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Losing theme: Robertson Carricat and Kirk McGee in Play by Play.

Only Connect
By James Yeara

Play by Play: Then and Now
Directed by Laura Margolis and Samuel Buggein

StageWorks, through May 11

StageWorks’ annual opening production of one-act plays, Play by Play, is still the most adventurous, riskiest theater in the region. In the past, when the new 10-minute plays revolved around a theme—the Body Plays, the Black and White Plays, the Purple Plays—the productions were an electric, eclectic delight. Even the occasional duds held interest when juxtaposed against the others in the collection. At its best, the Play by Play format was theater for the buffet lover or for the A.D.D. crowd. One-acts that were laser-focused on a theme or a character or a relationship or an image created some of the region’s most thoughtful yet entertaining theater.

I concluded last year’s review of StageWorks’ nameless collection of one-act plays with a hope that “StageWorks can revive some of the better plays of the past six years, sort of the Best of the Best.” I’ve just learned to be careful what I hope for.

The 11 plays presented this year in Play by Play: Then and Now suffer from the same lack of focus as last year’s collection. Then and Now really isn’t a best-of collection of previous one-acts: It’s simply nine one-acts from playwrights who’ve had at least two plays produced at StageWorks during the previous six seasons. And that’s not the stuff great theater is made on.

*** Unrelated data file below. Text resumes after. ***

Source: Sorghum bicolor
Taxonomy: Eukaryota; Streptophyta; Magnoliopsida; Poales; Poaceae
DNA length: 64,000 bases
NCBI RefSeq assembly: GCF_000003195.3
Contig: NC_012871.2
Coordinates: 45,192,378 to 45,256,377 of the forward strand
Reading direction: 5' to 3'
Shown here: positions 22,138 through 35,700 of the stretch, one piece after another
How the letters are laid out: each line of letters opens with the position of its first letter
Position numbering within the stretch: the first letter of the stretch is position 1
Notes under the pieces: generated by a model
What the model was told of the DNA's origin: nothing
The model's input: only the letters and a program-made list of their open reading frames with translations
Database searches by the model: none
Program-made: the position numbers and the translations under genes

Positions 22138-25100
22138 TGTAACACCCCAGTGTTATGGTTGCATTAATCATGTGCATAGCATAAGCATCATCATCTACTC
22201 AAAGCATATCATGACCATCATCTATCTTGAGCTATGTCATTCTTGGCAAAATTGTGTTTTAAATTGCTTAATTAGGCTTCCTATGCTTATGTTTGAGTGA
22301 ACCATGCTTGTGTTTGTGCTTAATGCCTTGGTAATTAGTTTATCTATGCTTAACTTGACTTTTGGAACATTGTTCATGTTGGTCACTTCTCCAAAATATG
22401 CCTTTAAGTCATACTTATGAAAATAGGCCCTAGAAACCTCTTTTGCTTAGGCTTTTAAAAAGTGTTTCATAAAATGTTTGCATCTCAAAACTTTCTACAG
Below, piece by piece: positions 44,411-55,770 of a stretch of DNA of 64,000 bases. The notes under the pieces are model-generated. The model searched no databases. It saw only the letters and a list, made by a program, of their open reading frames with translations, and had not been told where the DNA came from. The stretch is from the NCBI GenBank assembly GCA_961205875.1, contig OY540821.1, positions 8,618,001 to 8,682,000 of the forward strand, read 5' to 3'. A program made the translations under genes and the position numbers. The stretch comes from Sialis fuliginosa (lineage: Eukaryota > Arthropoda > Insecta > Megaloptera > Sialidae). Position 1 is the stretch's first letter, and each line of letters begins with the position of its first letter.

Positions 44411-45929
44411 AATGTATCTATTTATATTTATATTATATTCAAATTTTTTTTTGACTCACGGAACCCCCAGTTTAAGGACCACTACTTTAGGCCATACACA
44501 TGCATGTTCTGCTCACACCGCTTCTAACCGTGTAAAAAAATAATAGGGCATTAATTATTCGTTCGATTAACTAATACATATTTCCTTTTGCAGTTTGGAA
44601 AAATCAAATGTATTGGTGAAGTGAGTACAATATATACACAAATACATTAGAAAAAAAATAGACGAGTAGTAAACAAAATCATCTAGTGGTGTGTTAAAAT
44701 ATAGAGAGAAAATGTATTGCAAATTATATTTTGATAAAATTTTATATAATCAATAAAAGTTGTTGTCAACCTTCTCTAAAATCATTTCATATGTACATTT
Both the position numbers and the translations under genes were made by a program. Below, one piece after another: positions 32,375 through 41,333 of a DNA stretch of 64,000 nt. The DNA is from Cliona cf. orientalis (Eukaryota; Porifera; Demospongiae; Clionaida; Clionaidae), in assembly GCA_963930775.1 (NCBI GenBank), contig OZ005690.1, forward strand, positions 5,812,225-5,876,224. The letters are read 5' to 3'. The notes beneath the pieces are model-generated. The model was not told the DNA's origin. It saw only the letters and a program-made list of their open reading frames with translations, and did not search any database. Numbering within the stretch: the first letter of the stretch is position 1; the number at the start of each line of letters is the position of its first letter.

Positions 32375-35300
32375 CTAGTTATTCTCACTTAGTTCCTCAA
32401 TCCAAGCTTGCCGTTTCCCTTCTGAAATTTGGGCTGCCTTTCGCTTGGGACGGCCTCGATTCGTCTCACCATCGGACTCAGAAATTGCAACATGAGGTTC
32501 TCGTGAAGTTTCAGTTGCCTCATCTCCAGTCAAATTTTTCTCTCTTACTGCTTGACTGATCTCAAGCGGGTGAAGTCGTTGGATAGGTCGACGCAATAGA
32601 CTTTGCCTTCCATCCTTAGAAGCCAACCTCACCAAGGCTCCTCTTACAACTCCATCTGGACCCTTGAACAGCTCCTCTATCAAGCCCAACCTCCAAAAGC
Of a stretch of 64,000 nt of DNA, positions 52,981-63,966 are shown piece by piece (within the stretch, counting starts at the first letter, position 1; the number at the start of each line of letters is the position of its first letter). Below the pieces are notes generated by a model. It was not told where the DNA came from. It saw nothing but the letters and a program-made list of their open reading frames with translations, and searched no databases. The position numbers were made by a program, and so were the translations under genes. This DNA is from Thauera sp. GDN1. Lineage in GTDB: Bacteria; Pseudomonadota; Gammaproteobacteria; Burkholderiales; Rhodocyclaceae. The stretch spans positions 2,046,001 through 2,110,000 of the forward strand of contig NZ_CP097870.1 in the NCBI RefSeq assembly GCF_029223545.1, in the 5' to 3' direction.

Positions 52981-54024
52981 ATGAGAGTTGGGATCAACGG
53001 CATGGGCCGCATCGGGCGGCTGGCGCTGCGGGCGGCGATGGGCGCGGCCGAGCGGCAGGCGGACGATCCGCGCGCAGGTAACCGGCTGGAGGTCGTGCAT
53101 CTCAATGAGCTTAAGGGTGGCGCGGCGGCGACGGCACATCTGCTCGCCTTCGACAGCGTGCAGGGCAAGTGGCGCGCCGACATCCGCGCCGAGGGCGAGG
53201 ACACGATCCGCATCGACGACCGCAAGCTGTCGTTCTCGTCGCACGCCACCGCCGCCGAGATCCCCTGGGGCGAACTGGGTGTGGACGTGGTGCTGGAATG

The two new plays offer little: New Arts Policy is a nice one-joke idea— federally endowed ballets must now have professional-wrestling or NASCAR tie-ins—stretched through some contortions to 10 minutes; Do You Dance is a sentimental tale about lonely senior citizens connecting around “it’s a small world after all” coincidences. If these were Then and Now’s only faults, this could still be great theater. Unfortunately, the returning plays aren’t greater than the sum of their parts, and the lack of a unifying theme or exploration or element renders a potentially great idea a lackluster event. Simply put, the selected plays are not the strongest of the previous six years.

Three do stand out: Monica Before and After from last year, Silent Treatment from 2000’s Black and White Plays, and Off Hand from 2001’s Body Plays are worth revisiting. Each features strong characters—an artist model, a mother saving her son from a life of mime, and a resigned painter, respectively—and each connects with art’s power to transform: Monica shows the artist’s overweight model’s (Nan Mullenneaux) true beauty; Silent connects a nagging mother (Eileen Schuyler) to her wanna-be mime son (Kirk McGee); and Hand features a man (McGee) who woos an older woman (Mullenneaux) through his painting. Though different in tone, plot and characterization, the three plays share a theme that the other eight plays don’t. Though taken from three different years, this unifying element creates some sparks between these three one-acts—sparks sadly missing in the others.

The two directors do spark some interest by repeating last year’s staging device: an excellent ending tableau of actors re-creating a key image that sums up one of the 11 plays. But to save the unifying element until the end is a poor substitute for what should constitute the heart of the preproduction meetings.

When created like a good variety or vaudeville show—i.e., by crafting the acts around a theme and sequencing them around the effect each creates—the Play by Play structure yields stellar results. Here’s hoping that next year’s Play by Play production begins with connection, rather than tacking it on as an afterthought.

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